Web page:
Working with the grain

Spread the love

(Another post for newbies especially and anyone else who wants food for thought.)

Hello, new teachers,

Your education professors undoubtedly spent a fair amount of time teaching you to create lessons that involve group work. Cooperative learning has been in style for quite awhile. They may also have taught you methods for managing competition. You have likely been steered away from competition, since competition has winners and losers. Educational theory today doesn’t support creating possible losers, despite the fact that we are constantly gathering data that orders students by test score results from highest to lowest.

I owe this post to a former principal who was also a former football coach. I was teaching two grades in the same classroom that year, very unusual in these times except in rural areas. My classroom had seventh and eighth graders. We were talking about a language-learning strategy and he said, “Good idea. You can have them compete. Seventh graders against eighth graders.”

We did compete. We had fun. I pitted grade against grade and discovered that competition worked much better than I had expected. Bilingual language acquisition went up. The eighth graders usually won, but the seventh graders could win with effort, and effort went up as they tried to capture that language-learning crown. In the meantime, the eighth graders were working hard to avoid the embarrassment of being outlearned by the seventh graders.

Tonight, all across the country, people tuned in to watch the Cubbies and the Mets. We are a country of baseball, football, basketball, hockey and soccer fans. Sports bars dot the landscape. Sports events command big ticket prices.

Many humans relish competition, even crave it. They like a good fight. They like to explore their own wits and abilities. They will fight to capture a flag for no other reason than because that flag happens to be there, and they want to prove they can reach it first.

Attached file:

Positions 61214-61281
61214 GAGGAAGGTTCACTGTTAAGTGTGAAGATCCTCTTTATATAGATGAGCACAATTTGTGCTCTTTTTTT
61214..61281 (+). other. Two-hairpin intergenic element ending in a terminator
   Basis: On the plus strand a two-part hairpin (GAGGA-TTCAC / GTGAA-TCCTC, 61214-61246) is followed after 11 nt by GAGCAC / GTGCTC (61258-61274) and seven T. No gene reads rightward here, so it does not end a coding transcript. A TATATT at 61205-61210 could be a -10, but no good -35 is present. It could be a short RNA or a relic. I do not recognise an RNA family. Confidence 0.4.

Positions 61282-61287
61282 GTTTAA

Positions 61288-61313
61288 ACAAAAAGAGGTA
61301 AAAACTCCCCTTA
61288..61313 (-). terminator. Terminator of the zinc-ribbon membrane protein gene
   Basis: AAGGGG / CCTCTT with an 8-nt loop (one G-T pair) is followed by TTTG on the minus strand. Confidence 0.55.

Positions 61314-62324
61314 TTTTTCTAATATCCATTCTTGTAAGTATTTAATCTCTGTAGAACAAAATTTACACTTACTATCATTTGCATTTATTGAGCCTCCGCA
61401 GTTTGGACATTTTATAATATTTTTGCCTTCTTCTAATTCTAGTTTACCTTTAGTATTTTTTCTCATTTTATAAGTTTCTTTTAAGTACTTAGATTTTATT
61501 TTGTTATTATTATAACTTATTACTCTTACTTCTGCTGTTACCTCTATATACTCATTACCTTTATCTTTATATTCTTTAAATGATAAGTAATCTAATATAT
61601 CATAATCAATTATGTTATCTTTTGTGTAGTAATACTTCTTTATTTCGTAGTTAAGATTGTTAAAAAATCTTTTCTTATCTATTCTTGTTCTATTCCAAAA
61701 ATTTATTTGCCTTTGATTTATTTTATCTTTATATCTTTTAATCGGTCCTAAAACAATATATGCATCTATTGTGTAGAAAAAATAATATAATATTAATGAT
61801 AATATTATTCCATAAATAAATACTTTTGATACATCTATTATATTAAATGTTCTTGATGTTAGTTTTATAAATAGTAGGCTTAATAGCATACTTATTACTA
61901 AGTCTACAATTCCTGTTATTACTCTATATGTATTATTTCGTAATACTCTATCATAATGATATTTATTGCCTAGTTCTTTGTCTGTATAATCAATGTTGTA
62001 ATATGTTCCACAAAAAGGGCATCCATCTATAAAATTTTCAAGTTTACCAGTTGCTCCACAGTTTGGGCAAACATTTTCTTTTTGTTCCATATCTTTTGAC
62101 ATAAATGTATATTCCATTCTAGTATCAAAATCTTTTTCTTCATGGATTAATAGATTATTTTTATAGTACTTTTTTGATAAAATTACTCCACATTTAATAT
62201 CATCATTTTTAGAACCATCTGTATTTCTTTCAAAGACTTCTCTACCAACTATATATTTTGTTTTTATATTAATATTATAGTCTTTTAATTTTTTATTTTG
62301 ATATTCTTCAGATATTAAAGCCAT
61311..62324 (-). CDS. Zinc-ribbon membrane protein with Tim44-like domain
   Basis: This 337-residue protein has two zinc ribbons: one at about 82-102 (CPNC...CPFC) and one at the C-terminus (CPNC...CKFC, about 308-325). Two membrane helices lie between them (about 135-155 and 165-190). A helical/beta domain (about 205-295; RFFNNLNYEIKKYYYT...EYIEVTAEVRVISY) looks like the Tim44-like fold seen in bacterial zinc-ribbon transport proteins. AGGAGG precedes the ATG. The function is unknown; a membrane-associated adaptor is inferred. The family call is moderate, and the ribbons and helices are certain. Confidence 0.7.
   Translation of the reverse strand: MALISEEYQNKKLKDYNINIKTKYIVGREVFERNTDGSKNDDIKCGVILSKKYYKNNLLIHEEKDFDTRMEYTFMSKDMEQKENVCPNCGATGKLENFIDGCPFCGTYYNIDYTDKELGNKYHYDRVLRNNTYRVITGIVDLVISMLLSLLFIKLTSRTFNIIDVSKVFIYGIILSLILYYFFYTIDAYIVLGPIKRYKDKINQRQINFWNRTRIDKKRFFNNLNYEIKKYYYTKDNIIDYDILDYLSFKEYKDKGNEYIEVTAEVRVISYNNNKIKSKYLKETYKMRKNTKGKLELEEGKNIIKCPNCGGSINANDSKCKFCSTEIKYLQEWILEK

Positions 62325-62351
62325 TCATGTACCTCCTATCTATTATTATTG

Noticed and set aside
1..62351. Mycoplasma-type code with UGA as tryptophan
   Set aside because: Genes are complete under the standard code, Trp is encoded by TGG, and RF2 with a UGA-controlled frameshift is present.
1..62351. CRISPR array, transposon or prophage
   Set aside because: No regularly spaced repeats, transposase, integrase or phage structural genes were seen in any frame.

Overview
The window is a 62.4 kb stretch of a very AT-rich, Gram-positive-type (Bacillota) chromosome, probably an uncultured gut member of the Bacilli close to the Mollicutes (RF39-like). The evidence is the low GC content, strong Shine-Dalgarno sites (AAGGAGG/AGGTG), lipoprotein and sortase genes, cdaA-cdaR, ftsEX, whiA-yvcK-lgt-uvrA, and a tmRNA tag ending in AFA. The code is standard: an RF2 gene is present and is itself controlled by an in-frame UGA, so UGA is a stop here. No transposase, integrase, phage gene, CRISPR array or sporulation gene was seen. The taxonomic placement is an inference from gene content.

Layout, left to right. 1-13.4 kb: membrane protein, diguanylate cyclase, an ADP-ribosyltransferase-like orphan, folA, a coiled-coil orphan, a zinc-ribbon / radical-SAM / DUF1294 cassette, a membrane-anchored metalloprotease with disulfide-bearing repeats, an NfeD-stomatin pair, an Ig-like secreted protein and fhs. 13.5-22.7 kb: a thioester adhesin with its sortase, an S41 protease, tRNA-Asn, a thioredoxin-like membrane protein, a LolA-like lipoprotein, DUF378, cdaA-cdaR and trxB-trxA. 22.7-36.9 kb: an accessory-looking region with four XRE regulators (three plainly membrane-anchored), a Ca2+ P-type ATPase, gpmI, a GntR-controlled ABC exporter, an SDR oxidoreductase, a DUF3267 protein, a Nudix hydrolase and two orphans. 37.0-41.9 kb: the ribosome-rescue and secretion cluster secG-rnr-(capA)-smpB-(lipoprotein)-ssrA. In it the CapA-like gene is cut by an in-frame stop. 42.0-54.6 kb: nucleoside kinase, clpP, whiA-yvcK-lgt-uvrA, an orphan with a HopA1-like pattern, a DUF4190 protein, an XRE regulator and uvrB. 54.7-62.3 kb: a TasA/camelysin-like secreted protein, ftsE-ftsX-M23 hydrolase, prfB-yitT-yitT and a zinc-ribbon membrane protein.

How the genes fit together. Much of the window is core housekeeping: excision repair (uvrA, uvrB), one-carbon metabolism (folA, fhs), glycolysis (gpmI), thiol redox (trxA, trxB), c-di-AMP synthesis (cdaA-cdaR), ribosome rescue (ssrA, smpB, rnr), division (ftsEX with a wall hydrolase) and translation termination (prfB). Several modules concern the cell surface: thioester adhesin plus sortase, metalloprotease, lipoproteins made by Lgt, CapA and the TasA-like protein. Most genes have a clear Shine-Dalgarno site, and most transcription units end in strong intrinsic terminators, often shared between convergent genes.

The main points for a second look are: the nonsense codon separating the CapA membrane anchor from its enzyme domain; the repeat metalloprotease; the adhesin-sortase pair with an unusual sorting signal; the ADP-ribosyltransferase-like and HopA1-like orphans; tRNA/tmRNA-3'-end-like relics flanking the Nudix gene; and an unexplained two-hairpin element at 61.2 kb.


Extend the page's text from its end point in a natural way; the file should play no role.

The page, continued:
Competition often works at least as well as cooperation for learning. Teachers have to be careful to keep sensitive children out of the line of fire, but allowing boys and girls to compete in carefully-structured games and contests can promote learning in a way that cooperative group work does not. Some kids are wired to compete. They take winning seriously, more seriously than they will ever take a role in a cooperative group.

Eduhonesty suggestion: Play Jeopardy. Invent a few board games. Toss a plastic ball around in a game of fraction to decimal hot potato.

We can be too sensitive. If a kid really seems unable to handle losing, then let that kid keep score or work on an independent project. But don’t be afraid to pit the boys against the girls or whatever dynamic would work within your classroom. Most kids like to play games. Supporting that spirit — going with the grain — can net big academic gains.

One important last note for newbies: Shut the game down if behavior gets out of hand. If you want to keep playing games, you will have to be able to control the group while you play. I recommend going over behavioral expectations in advance, especially the ones about not making fun of anyone. Then hold your ground. Pull out individuals who break the rules. If too many kids are ignoring rules, tell the class the game is over and give them desk work. Have homework ready that you can convert into classwork for this purpose.

Games are great, but games can also be challenging to manage. As kids get excited, they begin to push limits. You must make sure the limits hold. Those limits make the fun activities possible.